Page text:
AstraZeneca makes case for use of blood thinner Brilinta in stroke patients
AstraZeneca’s extravagant projections for its clot fighter Brilinta may have fizzled in the face of underwhelming trial data — but a new pivotal study is set to expand its use substantially.
On Monday, the British drugmaker said the drug, when taken in conjunction with aspirin, induced a statistically significant reduction in the risk of the primary composite endpoint of stroke and death, compared to aspirin alone, in 11,000 patients that have suffered minor acute ischemic stroke or a high-risk transient ischemic attack (TIA).
Detailed data from the trial, dubbed THALES, are still to come.
There are about 2.2 million ischemic stroke patients in major markets, which is a substantial expansion over the current acute coronary syndrome (ACS) indication of roughly 4.3 million patients, Jefferies analyst Peter Welford wrote in a note, forecasting $2.5 billion in global peak sales, assuming patent expiry by 2024.
The drug generated roughly $1.15 billion in the first nine months of last year and was AstraZeneca’s third-biggest seller.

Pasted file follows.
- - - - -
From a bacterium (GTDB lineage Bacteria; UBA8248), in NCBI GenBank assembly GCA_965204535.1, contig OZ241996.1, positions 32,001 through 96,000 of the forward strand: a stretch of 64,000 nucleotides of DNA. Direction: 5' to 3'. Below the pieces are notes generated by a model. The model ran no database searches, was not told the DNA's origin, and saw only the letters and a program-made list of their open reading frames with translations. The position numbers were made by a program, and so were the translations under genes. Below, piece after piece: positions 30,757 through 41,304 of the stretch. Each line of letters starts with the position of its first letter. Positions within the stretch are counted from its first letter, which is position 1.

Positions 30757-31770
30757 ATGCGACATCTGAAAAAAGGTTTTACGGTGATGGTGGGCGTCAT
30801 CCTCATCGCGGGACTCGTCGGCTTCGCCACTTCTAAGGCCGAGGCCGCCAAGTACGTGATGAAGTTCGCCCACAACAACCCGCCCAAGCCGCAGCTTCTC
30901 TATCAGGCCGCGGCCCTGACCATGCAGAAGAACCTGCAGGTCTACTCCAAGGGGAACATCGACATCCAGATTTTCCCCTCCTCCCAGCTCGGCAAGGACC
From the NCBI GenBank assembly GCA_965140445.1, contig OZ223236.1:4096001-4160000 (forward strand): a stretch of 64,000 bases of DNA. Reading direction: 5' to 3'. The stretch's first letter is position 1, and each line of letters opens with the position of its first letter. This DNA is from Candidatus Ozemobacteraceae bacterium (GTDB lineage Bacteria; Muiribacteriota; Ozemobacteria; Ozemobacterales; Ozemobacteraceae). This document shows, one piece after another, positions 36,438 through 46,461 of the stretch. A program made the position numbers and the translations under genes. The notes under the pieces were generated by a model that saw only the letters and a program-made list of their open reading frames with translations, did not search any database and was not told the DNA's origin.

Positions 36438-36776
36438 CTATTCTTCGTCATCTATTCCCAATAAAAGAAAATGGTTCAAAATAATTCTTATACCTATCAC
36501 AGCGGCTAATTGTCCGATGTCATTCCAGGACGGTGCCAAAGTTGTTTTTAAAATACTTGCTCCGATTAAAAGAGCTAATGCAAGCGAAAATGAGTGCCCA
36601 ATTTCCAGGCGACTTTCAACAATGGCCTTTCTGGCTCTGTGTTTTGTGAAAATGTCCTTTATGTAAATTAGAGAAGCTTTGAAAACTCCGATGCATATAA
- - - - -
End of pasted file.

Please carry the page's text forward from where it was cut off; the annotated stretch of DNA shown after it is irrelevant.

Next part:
In 2016, AstraZeneca started edging away from its $3.5 billion peak revenue projection for the drug after it failed two big studies, dealing a blow to Brilinta’s prospects. In particular, in the SOCRATES trial, Brilinta failed to differentiate itself from aspirin in patients with acute ischemic stroke or transient ischemic attack.
In a separate trial, the drug proved no better than aspirin alone in reducing the risk of death, stroke or heart attack in patients with peripheral artery disease. However, in 2017 — as part of a sub-group analysis — the clot fighter was shown to induce a substantial 29% reduction in the risk of cardiovascular death in patients who had previously suffered a heart attack and who continued to take the treatment as well as aspirin past the first full year of therapy.
In 2019, THEMIS headline trial results suggested that the drug — in conjunction with aspirin — showed a statistically significant reduction on a composite endpoint of major adverse cardiovascular events (CV death, myocardial infarction or stroke) in diabetics with coronary artery disease with no prior heart attack, myocardial infarction, or stroke, compared to aspirin alone.
However, detailed data on the blood thinner from the 19,000-patient trial later showed that the benefit was accompanied by a significantly higher risk of major bleeding. In addition, the incidence of intracranial hemorrhage and fatal bleeding were also higher in the Brilinta group.